I like Sherlockians. I really do. I enjoyed the heck out of spending six hours with some great Sherlockian folk on Zoom earlier this month, so much I did another six hours the next day. Sherlockians are cool.
So why don't I want them in my local Sherlock Holmes library discussion group?
This question came up tonight when a (I have to suppose) well-meaning sort decided to post the details of our Peoria discussion group on one of the oldest internet forums, having called some head librarian and asked if anyone anywhere could join the Zoom. The fact that I might have strongly suggested earlier that this person not do that thing did not really seem to enter their head.
Our local group only went to Zoom due to the necessities of the pandemic, and unlike some scion societies, we didn't start trying to attract folks from all over to grow participation. Like I said, Zoom was just a band-aid until we got back to being at the library. Temporary.
Our meetings are only usually an hour, and that is about enough time for eight to ten people to all get their opinions out on a short story. Just introducing all the people on some of those growing Zoom scion meetings takes a half hour. But it's more than that.
I've written about our local group quite a few times in this blog, because they always inspire me to new ideas and new points of view on Watson's writings . . . and this is the important part . . . because they are usually coming to the stories fresh. They haven't read them a dozen times, don't have heads full of the old tropes, and aren't anywhere close to the Sherlockian takes I've heard in the past. I feel like I've discovered the stories anew in some ways after meeting with the local group. And now, after someone decided to post about our little local discussion group, it feels a lot like someone put a sign beside the highway directing folks to that pristine secret spring that only you knew about. And I'm finding myself getting all the Gollum feelings. "MY PRECIOUS! MINE!"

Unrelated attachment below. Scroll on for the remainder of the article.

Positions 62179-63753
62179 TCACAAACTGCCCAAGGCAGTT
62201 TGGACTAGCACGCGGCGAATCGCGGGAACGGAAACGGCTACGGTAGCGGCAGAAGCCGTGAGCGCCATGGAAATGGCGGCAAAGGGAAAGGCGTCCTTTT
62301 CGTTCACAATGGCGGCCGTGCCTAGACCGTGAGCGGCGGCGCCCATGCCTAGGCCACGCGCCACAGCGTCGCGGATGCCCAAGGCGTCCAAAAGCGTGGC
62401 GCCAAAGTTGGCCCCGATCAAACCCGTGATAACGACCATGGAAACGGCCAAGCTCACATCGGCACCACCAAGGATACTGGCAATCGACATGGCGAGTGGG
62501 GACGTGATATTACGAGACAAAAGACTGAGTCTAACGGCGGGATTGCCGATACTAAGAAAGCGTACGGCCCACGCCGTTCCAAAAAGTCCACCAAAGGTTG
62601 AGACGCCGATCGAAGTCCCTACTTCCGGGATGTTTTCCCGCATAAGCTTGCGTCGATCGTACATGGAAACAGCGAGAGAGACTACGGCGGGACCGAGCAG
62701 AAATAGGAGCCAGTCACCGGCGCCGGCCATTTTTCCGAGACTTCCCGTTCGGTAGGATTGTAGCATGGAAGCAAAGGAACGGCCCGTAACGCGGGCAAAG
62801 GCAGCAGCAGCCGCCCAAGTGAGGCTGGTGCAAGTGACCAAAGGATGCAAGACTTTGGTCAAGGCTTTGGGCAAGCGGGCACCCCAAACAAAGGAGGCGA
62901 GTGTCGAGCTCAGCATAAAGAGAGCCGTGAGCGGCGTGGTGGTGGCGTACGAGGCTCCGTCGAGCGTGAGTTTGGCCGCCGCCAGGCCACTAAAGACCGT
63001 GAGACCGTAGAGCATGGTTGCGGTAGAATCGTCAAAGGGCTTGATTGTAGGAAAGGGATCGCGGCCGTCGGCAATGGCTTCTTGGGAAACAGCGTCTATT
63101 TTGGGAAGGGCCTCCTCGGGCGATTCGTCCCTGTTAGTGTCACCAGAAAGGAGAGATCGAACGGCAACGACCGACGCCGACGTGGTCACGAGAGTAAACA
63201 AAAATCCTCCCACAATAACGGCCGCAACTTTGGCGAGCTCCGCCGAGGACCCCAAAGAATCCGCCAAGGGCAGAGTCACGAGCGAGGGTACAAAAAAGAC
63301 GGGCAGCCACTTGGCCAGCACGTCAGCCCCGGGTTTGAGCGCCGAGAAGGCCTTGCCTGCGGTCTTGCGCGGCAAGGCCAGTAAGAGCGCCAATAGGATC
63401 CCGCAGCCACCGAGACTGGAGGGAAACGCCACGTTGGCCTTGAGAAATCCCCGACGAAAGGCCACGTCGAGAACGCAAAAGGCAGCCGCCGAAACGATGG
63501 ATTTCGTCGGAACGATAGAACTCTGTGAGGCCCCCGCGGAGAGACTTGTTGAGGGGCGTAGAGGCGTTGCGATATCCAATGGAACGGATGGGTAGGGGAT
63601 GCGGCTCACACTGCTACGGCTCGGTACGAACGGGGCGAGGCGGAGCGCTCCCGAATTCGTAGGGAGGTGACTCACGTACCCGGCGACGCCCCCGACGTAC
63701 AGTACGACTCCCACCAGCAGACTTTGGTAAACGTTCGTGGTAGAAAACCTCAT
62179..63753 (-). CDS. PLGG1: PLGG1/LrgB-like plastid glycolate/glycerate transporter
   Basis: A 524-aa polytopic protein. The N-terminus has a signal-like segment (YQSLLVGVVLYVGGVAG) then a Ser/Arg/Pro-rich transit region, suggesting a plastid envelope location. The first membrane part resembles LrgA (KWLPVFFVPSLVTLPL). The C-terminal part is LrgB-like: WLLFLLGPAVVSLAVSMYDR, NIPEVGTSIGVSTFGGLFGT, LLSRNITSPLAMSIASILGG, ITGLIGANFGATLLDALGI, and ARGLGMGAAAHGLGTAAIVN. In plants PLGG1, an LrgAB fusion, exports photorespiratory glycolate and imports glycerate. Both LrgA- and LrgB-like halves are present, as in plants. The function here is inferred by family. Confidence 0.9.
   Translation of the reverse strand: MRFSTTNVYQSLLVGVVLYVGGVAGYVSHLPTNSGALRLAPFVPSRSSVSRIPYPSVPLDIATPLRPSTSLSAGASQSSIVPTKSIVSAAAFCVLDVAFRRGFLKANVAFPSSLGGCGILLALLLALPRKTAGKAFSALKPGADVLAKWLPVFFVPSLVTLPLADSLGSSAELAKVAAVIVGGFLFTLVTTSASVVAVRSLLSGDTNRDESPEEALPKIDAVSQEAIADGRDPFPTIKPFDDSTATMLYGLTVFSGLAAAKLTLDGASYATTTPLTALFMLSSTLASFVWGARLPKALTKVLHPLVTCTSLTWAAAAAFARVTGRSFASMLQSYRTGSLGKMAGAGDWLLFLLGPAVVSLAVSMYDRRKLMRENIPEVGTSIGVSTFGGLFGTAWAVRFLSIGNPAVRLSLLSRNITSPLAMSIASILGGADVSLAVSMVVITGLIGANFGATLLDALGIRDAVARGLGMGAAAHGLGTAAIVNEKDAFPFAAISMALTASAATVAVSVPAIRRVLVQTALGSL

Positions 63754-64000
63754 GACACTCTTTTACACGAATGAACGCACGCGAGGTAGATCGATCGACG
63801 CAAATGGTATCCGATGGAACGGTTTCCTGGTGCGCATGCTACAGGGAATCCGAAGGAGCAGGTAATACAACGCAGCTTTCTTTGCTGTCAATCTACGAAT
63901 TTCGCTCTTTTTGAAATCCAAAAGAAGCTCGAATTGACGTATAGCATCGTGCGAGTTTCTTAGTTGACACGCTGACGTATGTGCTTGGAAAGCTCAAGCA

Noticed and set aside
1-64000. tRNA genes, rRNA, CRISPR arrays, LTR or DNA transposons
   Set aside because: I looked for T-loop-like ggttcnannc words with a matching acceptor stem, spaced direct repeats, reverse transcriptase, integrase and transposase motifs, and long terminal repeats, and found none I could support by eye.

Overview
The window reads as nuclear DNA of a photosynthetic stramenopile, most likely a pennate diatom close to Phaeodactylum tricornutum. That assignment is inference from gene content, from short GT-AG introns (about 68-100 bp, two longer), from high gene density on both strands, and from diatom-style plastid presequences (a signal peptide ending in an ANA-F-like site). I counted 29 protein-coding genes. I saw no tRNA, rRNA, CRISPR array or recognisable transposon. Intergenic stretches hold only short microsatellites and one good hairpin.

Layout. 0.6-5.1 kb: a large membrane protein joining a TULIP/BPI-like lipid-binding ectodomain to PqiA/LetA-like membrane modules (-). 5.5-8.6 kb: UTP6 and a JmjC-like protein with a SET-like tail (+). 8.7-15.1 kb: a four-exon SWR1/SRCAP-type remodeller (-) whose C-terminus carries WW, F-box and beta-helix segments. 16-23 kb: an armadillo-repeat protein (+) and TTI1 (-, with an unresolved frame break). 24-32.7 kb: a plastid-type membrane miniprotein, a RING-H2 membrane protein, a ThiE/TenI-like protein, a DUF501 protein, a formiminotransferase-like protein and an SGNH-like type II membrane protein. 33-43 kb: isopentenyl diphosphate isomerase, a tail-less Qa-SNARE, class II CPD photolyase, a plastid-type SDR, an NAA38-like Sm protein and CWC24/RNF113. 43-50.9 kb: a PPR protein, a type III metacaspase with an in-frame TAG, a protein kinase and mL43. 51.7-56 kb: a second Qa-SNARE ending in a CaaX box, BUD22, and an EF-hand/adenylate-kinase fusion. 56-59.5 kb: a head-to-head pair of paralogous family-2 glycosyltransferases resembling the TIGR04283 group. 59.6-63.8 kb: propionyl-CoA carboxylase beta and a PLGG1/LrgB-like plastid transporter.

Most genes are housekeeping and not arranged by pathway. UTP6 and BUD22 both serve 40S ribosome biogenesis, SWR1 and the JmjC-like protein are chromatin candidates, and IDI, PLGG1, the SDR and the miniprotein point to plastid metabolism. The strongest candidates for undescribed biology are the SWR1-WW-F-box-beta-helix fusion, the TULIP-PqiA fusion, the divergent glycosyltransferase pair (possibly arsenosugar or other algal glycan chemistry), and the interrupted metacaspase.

But, hey, public library. What are you gonna do? They like being public. And Zoom makes it very public.
One day, I hope, we'll return to our meeting room and get rid of the Zoom issues. It's not like we're eating in a restaurant, we can still wear our masks. Honestly, our little library group discusses the Holmes stories way more than our original local scion society did, where the rituals and banquets and other fun often were just a welcome social evening more than an appreciation of the Canon. Everything has its place.
And our own passion for our hobby can take us to darker, selfish places sometimes, as came along in my Gollum moment this evening. We can be jealous, hold grudges, and have all sorts of non-warm-and-welcome reactions in our little hobby, as in any fandom. But we try to move on, maybe forgive if we can, maybe not be our worst selves around our best hobby ALL the time. After forty years in this silly business of Sherlockian pleasure, I have definitely learned that.
"We can but try." Especially when times are trying us, as is pretty much the case with most of life right now.